Covid isn't a human being, it doesn't care what you think about it.
The bizarre, two-year habit of anthropomorphizing a non-sentient virus shows how much American politics is defined by martial language, spite, hyper-individualism, and triggering the libs.
One of the more strange, uniquely American phenomena over the past two years is when media personalities and politicians talk about Covid like it’s a sentient, rational enemy that must be defied, stood up to, and spited. It’s not just a quirky cultural framework that’s interesting to note in its own right, but part of a larger epistemological regime in American political discourse: So much of how we speak about the world is based on tough-guy bullshit, solipsism, martial posturing, hyper-individualism, and triggering the libs.
Since the pandemic began, various forms of this type of posturing, almost always played for applause lines, have manifested but remained largely unexamined as part of a rhetorical pattern. The most recent iteration was a semi-viral rant by conservative commentator Bari Weiss on HBO’s Real Time Friday.
What’s notable about this rant, aside from the fact that it’s presented as edgy or subversive truth-telling when it’s basically bipartisan conventional wisdom at this point (sans, perhaps, mask mandates), is that what she’s spewing is 100 percent, uncut demagoguery. She’s taking genuine and understandable frustrations and re-positioning the cause of the audience’s suffering as not the virus itself, but liberal scolds lobbying for modest mitigation efforts. This re-positioning gets a major applause from Maher's audience, and of course it does: It deliberately appeals to our reptilian brain—the part that’s mad, mad at all the sacrifice and suffering, mad at all the missed birthdays, funerals, and trauma we’ve all suffered over the past two years—and gives it a human face. It’s not Covid, it’s those goddamn Covid-weary liberals who want to shut everything down.
It’s a brilliant rhetorical gambit and not a new one. Take vague anger over the disruption to normal life, and don’t blame a non-sentient, non-intelligent, agency-free virus, but those calling for public health interventions to delay or reduce its spread.
“But liberal Covid scolds are suffering too” is the logical rejoinder to this, “Why would they want to be miserable for no reason?”—perhaps one that enters into the brains of Maher’s audience once they cease applauding like trained seals. “Why would they want to wear masks, shut down schools amid the Omicron outbreak, avoid large indoor gatherings, and undertake other efforts (none of which are ‘lockdowns'’ despite the hysteria)”? Ah, Weiss & Co. have an answer for this: Liberals suffer from a brain pathology that makes them just really love controlling people’s lives. And it’s “virtue signaling”: Mitigation efforts have become a cultural signifier, a way someone shows they care, thus blinding these dopey liberals from Reason and Science and Common Sense. They just really love controlling people’s lives for the sake of doing so. If this sounds familiar, it’s been a libertarian justification for arguing against public health measures like paid maternity leave and seat belts for decades, and has gone hand-in-hand with a similar pathologizing of feminists and black activists. It was John Stossel’s go-to line in the 1990s: Woke Liberals love telling people what to do and are, deep down, just misanthropes who want everyone else to be as miserable as they are.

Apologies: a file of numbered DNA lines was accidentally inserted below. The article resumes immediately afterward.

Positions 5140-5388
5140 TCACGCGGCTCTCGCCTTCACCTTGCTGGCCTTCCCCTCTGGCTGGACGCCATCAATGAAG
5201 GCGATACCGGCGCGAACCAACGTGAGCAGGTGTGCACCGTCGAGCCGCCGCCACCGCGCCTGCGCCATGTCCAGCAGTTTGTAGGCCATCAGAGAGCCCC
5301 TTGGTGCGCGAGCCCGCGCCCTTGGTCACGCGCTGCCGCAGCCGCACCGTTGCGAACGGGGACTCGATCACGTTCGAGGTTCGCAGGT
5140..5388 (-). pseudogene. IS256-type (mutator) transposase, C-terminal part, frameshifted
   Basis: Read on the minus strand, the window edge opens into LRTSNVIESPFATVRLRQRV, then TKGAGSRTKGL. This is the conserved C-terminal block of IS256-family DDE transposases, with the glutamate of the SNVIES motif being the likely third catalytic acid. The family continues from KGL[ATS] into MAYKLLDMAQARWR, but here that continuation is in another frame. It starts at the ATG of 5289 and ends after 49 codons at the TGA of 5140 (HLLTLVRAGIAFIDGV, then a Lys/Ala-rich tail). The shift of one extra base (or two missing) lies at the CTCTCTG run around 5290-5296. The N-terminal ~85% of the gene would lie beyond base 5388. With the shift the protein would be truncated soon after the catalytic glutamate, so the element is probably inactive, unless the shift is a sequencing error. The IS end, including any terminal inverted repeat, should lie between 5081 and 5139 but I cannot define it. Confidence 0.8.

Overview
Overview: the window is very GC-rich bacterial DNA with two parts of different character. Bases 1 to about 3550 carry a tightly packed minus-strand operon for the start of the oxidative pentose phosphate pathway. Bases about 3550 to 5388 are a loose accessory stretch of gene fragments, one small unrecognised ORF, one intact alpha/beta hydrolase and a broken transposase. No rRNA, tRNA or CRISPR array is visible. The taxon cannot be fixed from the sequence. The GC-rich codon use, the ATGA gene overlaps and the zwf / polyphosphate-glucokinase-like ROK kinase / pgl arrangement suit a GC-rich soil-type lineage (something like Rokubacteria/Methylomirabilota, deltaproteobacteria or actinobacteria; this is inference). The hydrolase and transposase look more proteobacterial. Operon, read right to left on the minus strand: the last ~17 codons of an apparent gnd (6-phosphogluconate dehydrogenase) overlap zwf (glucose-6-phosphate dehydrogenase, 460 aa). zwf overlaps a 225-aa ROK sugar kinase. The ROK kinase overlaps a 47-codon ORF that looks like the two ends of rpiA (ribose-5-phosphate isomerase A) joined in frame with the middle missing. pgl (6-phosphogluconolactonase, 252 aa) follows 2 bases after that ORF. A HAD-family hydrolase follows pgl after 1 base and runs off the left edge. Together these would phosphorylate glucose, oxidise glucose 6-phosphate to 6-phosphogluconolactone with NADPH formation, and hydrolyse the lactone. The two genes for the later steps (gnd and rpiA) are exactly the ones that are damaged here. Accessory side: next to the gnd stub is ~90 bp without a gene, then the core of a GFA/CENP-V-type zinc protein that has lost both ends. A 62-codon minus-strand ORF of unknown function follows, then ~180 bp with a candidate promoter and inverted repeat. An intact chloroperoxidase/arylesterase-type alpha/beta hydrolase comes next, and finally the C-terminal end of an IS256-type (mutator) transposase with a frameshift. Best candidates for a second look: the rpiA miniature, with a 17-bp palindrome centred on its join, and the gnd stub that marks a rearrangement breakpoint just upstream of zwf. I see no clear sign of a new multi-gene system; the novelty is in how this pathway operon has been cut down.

This cartoon pathologizing is, of course, necessary to dehumanize and dismiss those calling for Covid mitigation measures, for which they gain nothing and, indeed, suffer just like everyone else. Otherwise, how does it make any sense? Surely it can’t be because other, similarly developed countries have employed many such measures to some success? Surely it can’t be because public health advocates and disability activists see the staggeringly high 866,000 death toll in the U.S. and think, “Perhaps our ‘fuck it’ approach isn’t perfect and could use some tweaks.” Maybe it’s because the cliche that “Covid will be endemic and we’re all going to get it so who cares” isn’t actually based on any science, but rather a vague hope from politicians eager to Go Back To Normal and force everyone back to work because anymore social spending is off the table.
Weiss gives a familiar refrain: I’ve done my part, I was vaxxed. I played by the rules. Now I want my freedom. This is a sentiment just about everyone has, at some point or another, expressed. I certainly have to myself in moments of frustration when further restrictions have been placed on me and my loved ones post-Summer 2021. But then I calm down, and remind myself that part of being an adult is understanding that circumstances change, and viruses don’t have agendas or malice. The vaccines were not as effective at preventing transmission as we had hoped and, unfortunately adults have to accept that the world doesn’t owe them anything. They aren’t special or needed or wanted, they are random constellations of cells that just happened to be cognizant. We are not entitled to any cosmic justice. The virus is what it is, and our knee-jerk indignation at further inconveniences—some of which are genuinely difficult and psychologically straining—helps nothing.